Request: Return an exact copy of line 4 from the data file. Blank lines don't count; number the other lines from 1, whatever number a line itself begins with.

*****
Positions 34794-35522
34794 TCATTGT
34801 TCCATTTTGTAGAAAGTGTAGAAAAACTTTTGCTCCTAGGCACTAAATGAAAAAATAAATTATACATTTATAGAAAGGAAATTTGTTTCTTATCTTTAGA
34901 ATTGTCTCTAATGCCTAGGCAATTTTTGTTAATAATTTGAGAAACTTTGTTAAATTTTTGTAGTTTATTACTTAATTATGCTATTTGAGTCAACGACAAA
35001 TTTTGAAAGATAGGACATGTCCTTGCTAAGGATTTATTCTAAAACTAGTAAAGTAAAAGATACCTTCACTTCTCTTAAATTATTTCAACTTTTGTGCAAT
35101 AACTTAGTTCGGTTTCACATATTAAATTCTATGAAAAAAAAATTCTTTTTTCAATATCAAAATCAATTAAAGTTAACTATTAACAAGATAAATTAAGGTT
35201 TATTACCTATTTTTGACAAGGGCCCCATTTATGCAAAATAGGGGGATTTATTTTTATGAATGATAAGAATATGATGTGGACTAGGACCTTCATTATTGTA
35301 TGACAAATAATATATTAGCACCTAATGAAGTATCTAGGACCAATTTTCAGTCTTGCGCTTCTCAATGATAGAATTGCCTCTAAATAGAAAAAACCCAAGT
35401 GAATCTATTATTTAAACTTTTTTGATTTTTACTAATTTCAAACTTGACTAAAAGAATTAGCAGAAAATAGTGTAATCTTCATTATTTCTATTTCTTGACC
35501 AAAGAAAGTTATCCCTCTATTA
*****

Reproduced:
34901 ATTGTCTCTAATGCCTAGGCAATTTTTGTTAATAATTTGAGAAACTTTGTTAAATTTTTGTAGTTTATTACTTAATTATGCTATTTGAGTCAACGACAAA